#2 in my Ranking of the Airport Franchise.
The core of this movie is the danger, and I thought that the danger was only moderately well handled, a limitation of its budget. Outside of that we get our collection of random nobodies that don’t do enough to establish an emotional connection and a strained romance between the two most central characters. For a movie that seems to hinge almost entirely on spectacle, there’s not quite enough of it done well enough.
I don’t hate this movie at all. It’s moderately entertaining in a low-rent disaster movie sort of way, but it simply doesn’t have enough to bring it all together as a whole. The disaster itself feels so unbelievable that it helps undermine everything that comes afterwards. A little twin-engine Cessna falls into the flight path of a 747 and damages it so badly that its wing tears into the 747’s cockpit, killing two of the flight crew and blinding the third. I’m far from an expert on airplanes, but I imagine a Cessna wing clipping a 747 would damage the 747 but not tear huge holes in it. Maybe I’m completely wrong, but the movie didn’t sell it to me. That could be my fault for underestimating its ability to capture the physical reality of flight, though.
Still, it happens, and once it happens that’s the set up of the film. Of course, it takes forever to get there because we have to spend so much time with all of the little people that we’ll never quite care about who populate the plane. As I mentioned in my Airport ’77 review, the disaster genre is a weird mix of procedural and ensemble picture that requires a long running time to sell both sides with an inherent handicap in that they don’t mix well at all. The best way to go about it is to have the character moments dominated by the people actually doing things to address the plot based problems. Spending ten minutes with a girl who needs dialysis and a new kidney and the nun who sings her a song (sound familiar, Airplane! fans?) in the back of the plane is just a distraction.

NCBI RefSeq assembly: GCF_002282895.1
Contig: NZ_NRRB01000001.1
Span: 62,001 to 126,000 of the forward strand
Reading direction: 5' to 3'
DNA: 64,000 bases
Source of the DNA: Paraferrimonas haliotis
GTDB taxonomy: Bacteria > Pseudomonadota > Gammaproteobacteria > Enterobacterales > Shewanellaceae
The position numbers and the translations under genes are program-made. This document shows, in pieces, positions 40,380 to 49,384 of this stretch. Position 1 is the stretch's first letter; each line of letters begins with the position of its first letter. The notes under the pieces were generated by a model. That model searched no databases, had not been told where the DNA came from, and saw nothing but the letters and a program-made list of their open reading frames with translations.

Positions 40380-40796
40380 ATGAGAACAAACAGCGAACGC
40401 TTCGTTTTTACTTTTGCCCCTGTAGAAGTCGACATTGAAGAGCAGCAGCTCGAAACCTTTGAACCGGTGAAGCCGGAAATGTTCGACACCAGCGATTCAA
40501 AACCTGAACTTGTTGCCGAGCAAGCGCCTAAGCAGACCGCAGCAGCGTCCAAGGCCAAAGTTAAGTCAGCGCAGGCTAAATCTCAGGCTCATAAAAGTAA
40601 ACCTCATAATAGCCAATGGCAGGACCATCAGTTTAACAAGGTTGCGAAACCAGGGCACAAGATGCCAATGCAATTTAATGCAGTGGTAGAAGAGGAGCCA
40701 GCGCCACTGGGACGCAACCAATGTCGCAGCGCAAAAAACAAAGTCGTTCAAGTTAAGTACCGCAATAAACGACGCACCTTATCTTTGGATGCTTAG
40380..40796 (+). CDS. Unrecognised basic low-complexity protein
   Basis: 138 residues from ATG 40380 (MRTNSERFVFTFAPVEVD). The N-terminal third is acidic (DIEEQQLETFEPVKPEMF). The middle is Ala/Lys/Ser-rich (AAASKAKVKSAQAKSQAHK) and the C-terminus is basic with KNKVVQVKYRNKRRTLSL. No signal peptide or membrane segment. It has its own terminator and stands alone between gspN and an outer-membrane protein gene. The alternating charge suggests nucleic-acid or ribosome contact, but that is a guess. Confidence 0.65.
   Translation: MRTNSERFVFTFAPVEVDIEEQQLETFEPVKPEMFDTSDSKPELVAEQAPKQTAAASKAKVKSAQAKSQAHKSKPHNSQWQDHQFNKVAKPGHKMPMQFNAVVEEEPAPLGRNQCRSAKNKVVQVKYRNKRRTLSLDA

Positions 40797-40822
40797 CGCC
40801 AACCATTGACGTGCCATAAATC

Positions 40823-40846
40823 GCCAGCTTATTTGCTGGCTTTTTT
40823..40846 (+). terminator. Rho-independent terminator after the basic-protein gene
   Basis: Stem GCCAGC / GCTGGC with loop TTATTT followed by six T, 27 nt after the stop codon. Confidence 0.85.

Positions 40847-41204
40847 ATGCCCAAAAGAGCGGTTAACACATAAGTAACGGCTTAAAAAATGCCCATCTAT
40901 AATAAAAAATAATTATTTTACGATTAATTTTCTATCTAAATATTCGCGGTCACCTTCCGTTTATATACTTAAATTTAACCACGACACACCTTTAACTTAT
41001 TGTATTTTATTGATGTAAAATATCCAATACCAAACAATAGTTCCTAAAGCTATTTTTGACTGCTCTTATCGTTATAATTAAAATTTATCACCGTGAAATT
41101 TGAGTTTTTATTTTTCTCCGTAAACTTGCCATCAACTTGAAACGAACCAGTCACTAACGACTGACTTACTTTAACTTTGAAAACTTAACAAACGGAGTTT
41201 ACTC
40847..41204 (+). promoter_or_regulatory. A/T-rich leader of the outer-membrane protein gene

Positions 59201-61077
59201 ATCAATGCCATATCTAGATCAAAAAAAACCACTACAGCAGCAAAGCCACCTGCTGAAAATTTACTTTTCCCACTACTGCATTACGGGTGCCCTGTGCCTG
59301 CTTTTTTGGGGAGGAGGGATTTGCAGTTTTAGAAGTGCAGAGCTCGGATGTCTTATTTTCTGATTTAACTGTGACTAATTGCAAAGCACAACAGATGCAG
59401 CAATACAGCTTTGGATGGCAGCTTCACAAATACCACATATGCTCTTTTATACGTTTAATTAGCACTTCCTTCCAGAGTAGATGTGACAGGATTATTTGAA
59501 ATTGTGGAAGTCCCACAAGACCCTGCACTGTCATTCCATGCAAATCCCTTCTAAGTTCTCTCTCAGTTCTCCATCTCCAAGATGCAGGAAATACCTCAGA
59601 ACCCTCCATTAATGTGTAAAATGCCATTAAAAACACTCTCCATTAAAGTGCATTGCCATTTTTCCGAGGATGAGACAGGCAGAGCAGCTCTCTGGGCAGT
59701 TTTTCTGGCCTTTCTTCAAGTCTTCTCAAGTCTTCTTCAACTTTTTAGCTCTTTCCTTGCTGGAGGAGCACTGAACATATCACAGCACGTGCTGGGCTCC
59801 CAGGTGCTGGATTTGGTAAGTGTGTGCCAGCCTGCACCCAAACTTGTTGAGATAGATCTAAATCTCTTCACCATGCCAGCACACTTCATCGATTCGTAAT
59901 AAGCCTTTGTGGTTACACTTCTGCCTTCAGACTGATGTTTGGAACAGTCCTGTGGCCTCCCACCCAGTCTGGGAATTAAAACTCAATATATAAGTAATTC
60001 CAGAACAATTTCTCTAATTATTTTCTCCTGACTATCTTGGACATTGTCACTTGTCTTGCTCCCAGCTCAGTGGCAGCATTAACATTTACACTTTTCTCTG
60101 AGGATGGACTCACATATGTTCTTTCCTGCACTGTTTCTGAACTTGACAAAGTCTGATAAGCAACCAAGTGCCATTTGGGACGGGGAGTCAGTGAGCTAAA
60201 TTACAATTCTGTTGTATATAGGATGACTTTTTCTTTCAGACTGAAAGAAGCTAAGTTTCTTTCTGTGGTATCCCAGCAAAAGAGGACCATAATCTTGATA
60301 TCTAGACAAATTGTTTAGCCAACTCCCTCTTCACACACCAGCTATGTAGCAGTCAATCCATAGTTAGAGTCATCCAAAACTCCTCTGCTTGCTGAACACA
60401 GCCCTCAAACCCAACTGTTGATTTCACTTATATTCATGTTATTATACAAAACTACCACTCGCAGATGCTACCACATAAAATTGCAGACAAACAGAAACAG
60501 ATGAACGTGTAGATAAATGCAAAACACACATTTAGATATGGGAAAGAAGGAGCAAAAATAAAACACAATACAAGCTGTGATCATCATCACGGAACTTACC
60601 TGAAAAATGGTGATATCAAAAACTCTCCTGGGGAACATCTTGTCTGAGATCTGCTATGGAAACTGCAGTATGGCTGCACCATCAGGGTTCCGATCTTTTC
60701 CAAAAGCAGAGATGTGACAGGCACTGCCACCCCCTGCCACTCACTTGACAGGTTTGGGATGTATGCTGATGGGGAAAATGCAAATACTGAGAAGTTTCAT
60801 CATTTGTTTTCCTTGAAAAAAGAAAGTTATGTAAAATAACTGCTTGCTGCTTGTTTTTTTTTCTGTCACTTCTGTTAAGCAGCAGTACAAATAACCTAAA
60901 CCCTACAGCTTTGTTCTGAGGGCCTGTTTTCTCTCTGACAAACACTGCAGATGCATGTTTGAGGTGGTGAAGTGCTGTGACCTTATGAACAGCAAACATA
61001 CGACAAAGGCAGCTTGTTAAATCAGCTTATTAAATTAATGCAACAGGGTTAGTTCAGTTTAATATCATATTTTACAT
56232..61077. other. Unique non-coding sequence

The two central characters with the strained romance are Murdock, played by Charlton Heston, and Nancy, played by Karen Black. He is an expert in 747’s and on the ground. She’s the head stewardess on the plane and ends up taking the controls. There’s something about lack of commitment from him early in the film, but it barely gets addressed again. I mean, you wouldn’t really expect the two to be hashing out their personal problems right after he got lowered from a high speed helicopter by a winch into the open hole in the cockpit to land the plane. And there is the inherent contradiction of the disaster genre. In a situation like that, do people talk about their relationship issues? Do they matter? If they were to suddenly stop working the controls to talk about getting married instead of eternally just together, would it make any emotional sense?
And they largely don’t talk about such things, focusing on the task at hand. The latter half of the film is sillier (because of the efforts to get Heston onto the plane) but more focused on the kind of story the movie wants to tell. There are some visual disconnects because the 747 they rented for the exterior shots never really looks like its in danger while the set-bound stuff is rife with it, but it marries well enough for the moment. Heston landing the plane is handled well and everyone gets the resolution they deserved.
It’s okay. It’s not bad. In this backwards adventure through a franchise I’d never seen before, I’m glad things are getting better instead of worse.